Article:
served only to deprive men of their fortunes, their honor and their 
lives, while unable to discriminate between guilt and innocence; 
it was known to be holy only in name, while its works were cruelty 
and injustice, unworthy of rational beings, although it was always 
proclaiming its superior piety.^ 

The Society of Jesus could scarce fail to resent the affront put 
upon one of its most distinguished members; it was still a power 
in Portugal, and it made its influence felt. The New Christians 
took heart and, in 1673, they made an organized effort to gain 
relief. They asked to have the procedure of the Inquisition modi- 
fied to that of Rome and, in order that the new system might have 
a fair start, that a general pardon be granted to those under trial. ^ 
The extent of the considerations offered for these very moderate 

^ In the Lisbon auto of May 10, 1682, the acquittals were read of eight victims 
who were pronounced iimocent, after perishing in prison (Bodleian Library, 
Arch Seld. A, Subt. 16). In one at Coimljra, February 4, 1685, there were fifteen 
effigies burnt of prisoners who had died during trial. — Historia dos principaes 
Actos, p. 327. 

^ I see no reason to doubt that the " Noticias reconditas y posthumas del Pro- 
cedimiento de las Inquisicioncs de Espana y Portugal con sus presos. En Villa-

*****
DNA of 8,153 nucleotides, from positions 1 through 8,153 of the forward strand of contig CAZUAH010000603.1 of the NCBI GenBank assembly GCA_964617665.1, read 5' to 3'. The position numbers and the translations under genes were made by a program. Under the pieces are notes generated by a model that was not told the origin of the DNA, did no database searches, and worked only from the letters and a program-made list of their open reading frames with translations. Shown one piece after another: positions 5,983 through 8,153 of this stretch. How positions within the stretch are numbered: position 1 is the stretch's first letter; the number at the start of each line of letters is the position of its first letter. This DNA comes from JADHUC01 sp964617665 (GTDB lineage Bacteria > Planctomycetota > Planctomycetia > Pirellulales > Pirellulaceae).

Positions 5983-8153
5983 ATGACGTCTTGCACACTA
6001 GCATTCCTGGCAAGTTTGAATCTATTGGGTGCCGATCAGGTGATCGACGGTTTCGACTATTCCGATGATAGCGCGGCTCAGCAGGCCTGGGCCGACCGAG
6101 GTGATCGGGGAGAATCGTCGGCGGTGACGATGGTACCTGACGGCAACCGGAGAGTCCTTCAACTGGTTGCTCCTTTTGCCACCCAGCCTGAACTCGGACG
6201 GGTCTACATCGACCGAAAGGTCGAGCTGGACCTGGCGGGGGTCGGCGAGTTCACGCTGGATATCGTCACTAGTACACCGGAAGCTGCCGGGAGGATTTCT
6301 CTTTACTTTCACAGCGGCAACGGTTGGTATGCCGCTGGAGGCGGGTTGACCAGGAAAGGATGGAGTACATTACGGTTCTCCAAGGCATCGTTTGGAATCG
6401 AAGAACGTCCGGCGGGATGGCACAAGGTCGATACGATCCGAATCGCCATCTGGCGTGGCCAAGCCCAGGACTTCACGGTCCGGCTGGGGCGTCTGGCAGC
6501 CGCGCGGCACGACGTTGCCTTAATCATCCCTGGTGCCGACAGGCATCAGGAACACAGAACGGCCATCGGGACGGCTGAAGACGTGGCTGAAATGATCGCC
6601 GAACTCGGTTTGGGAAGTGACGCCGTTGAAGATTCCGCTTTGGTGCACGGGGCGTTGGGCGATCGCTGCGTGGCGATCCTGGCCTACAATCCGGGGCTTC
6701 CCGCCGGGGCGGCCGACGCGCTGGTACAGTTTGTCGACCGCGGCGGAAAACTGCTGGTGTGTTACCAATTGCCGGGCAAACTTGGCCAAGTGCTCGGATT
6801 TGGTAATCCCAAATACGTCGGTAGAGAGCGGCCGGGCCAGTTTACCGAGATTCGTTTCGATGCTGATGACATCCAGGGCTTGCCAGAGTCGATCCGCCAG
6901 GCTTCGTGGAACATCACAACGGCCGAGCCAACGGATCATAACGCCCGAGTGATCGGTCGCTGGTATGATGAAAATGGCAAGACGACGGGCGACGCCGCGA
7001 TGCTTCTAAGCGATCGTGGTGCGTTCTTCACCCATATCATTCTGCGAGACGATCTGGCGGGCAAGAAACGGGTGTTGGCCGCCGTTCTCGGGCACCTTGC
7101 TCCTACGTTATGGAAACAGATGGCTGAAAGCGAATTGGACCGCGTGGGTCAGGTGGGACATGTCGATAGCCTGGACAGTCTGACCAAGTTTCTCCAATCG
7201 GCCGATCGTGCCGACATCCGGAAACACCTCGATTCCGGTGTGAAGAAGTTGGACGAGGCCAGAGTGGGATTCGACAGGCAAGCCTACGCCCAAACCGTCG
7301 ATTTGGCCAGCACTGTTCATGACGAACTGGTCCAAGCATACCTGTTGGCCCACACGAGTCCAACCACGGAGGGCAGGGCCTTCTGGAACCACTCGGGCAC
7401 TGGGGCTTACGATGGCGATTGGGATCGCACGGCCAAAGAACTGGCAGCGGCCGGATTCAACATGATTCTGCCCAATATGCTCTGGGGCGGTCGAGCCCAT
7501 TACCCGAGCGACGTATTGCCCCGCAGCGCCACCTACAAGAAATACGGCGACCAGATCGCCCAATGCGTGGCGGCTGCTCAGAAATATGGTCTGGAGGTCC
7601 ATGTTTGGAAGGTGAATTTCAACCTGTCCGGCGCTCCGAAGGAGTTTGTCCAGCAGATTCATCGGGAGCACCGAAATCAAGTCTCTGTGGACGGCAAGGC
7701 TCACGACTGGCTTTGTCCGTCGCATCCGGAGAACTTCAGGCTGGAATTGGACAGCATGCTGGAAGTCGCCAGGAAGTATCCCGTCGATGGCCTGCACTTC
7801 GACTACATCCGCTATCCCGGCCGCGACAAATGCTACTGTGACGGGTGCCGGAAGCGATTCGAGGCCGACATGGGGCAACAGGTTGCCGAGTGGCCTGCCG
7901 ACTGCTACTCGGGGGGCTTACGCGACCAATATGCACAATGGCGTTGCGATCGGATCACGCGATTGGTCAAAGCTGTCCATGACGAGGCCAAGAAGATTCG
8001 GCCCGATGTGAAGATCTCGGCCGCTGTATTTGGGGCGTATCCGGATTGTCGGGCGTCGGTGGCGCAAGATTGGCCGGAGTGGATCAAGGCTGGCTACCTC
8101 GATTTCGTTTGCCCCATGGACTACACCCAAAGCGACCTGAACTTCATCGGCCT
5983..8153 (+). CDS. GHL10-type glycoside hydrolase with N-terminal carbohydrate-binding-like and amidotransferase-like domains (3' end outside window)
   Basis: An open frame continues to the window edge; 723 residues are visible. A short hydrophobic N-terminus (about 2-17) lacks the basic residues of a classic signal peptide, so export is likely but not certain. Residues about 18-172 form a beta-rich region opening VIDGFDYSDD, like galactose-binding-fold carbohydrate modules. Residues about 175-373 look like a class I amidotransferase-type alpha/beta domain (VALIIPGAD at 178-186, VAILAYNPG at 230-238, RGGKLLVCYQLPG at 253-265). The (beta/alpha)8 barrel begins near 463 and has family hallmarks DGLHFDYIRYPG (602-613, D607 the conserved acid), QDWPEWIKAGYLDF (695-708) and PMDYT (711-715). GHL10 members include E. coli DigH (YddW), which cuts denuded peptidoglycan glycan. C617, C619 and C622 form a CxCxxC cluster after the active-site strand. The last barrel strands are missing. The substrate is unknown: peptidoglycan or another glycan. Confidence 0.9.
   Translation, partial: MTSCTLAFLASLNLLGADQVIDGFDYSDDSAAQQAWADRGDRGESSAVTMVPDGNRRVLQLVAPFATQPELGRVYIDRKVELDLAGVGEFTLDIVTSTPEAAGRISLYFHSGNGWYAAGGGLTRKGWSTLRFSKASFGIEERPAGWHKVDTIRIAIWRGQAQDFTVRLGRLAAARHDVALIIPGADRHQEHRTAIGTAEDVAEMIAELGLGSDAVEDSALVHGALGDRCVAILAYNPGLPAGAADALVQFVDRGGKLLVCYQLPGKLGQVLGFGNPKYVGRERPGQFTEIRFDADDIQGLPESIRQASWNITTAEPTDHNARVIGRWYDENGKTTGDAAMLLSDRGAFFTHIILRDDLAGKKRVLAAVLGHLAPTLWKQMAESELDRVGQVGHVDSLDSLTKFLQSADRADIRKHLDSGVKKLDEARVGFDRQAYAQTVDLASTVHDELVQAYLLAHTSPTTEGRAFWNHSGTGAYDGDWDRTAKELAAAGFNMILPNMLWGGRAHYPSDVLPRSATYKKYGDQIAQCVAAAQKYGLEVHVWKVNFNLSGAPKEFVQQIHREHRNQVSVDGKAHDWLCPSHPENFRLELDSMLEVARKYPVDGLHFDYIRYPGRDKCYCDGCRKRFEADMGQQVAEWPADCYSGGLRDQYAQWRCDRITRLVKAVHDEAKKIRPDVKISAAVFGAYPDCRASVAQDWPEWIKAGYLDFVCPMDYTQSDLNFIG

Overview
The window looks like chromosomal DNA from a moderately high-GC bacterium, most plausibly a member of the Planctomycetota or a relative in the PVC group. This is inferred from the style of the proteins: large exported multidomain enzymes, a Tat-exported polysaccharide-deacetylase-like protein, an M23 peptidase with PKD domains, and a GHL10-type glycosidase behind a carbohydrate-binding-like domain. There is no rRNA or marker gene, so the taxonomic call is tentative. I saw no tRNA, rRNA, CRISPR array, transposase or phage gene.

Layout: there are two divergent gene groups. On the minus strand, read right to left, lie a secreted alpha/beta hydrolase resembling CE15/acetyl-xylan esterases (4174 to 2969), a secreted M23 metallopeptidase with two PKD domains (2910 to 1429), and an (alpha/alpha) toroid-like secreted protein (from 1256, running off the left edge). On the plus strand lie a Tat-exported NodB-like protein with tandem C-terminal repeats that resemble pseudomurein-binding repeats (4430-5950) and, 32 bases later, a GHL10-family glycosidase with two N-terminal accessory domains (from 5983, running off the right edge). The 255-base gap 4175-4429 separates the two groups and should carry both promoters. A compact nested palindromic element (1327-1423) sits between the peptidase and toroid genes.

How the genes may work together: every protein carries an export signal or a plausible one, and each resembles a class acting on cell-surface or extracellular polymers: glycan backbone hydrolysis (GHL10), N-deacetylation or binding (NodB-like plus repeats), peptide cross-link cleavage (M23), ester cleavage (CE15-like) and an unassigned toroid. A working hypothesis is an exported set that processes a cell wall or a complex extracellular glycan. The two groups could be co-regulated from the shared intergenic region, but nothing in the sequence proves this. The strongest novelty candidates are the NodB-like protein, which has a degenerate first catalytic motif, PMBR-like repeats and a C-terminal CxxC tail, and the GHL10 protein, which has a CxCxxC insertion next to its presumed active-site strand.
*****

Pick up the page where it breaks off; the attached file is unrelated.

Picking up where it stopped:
franca, 1722" is an elaborate statement drawn up by Vieira for Innocent XL 
It appeared again under the title of " Relapao exactissima . ... do Procedi- 
mento das Inquisifois de Portugal. Presentada a o Papa Ignocencio XI pello P. 
Antonio Vieira, Da Companhia de Jesus. En Veneza con Licenpa do Santo 
Officio ]\IDCCL." It is no more bitter than his other writings on the subject, 
and its somewhat florid style is natural to so popular a preacher. 

The author of the "Authentic Memoirs concerning the Portuguese Inquisition" 
(London, 1761 and 1769) gives on p. 47 a translation of a passage of this work 
which he says he made from a well-attested MS. in Portugal. There were, he 
adds, several copies in the handwriting of Vieira, and also in that of a secretary 
of the Inquisition who fled to Venice. 

The Venice edition contains also two shorter papers by Vieira, one entitled